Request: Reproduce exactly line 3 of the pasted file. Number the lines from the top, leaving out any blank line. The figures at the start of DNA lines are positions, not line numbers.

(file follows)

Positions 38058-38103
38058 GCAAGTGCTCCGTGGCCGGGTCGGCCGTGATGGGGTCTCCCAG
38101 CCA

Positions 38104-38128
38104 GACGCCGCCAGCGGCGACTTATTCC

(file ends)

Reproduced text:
38101 CCA